CheckVentory allows car dealers to self-audit more accurately
Automated stock checking system the brainchild of Adrian Walsh
Adrian Walsh: “CheckVentory does what’s needed in a far more efficient way by empowering dealers to self-audit simply, securely and accurately.”
“When most people see shiny new cars on a garage forecourt they don’t know that the dealer doesn’t own the cars. A financial institution or the distributor for the brand they represent does,” says Adrian Walsh founder of CheckVentory, an automated stock checking system designed to replace manual inventory control in high value asset sectors such as motor, energy generation and agribusiness equipment.
Walsh worked in IT before moving into the motor industry a decade ago. He is a former managing director of Fiat Ireland and also worked for Nissan and BMW. “I was familiar with the flaws in existing inventory control systems from the inside and felt there had to be a better way,” he says.
“Checks are necessary because there is an inherent credit risk without them. However, up to now the industry relied on someone with a clipboard counting cars on forecourts. That was not an accurate method.
“CheckVentory does what’s needed in a far more efficient way by empowering dealers to self-audit simply, securely and accurately. Our system will help collateralised credit businesses everywhere looking for ways to reduce their risk, costs and inefficiencies.”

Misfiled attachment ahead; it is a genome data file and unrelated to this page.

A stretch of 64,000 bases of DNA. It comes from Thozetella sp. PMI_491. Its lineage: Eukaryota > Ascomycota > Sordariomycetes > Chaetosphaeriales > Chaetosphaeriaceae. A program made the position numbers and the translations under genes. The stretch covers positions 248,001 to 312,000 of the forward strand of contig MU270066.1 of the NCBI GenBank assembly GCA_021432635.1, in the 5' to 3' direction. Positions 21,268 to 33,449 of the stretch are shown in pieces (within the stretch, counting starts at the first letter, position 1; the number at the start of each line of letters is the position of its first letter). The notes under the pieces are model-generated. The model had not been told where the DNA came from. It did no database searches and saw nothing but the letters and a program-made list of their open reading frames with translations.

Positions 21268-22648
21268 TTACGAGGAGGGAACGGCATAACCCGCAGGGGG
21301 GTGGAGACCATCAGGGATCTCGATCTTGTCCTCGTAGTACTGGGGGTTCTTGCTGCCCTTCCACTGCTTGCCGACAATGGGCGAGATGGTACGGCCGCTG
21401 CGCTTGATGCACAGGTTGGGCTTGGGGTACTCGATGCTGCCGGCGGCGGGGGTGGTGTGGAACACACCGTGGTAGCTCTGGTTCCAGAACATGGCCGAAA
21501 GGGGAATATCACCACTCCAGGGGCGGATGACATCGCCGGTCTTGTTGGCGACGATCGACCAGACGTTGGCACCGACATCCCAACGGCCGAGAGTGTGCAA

Walsh’s first target markets are car distributors and the financial institutions providing credit to the motor trade. The company is currently working with 11 customers in Ireland and expects to have its first UK-based customers by the end of the year. Its main competition comes from manual auditing systems.
“Ultimately most of our business will be export but Ireland has been a very good market in which to develop and test the product because of access and my familiarity with the industry here,” Walsh says. “We currently employ four people directly and support a further three jobs in the software development company we have been working with.”
“With the present system the amount of credit being afforded to dealers is limited,” Walsh says. “By increasing the frequency and security of inventory checks credit providers can retain more control and this in turn should make them more amenable to extending credit.”
Walsh established CheckVentory in late 2013 and estimates the cost of getting the business this far has been about €250,000, most of which came from personal resources and revenue from early versions of the product.
The company also received support from Dun Laoghaire Rathdown enterprise board in its early stages.
In August last year, he secured investment of €50,000 from the Enterprise Ireland competitive start fund and was also designated as a high potential start-up.
CheckVentory was a finalist in the Silicon Stroll Bootcamp which is part of a European initiative to identify 50 of Europe’s most innovative and investable ICT start-ups.
“The last 15 months have been incredible but I underestimated how much work was involved in achieving each step of the journey,” Walsh says.
“My advice to anyone thinking of starting a business is, do it but don’t give up the day job until you have completed something like New Frontiers as it gives you a structure and a network of contacts. When I started I thought I knew more than I did. Naive belief can be helpful to get you going but you soon find out your knowledge gaps.”
– OLIVE KEOGH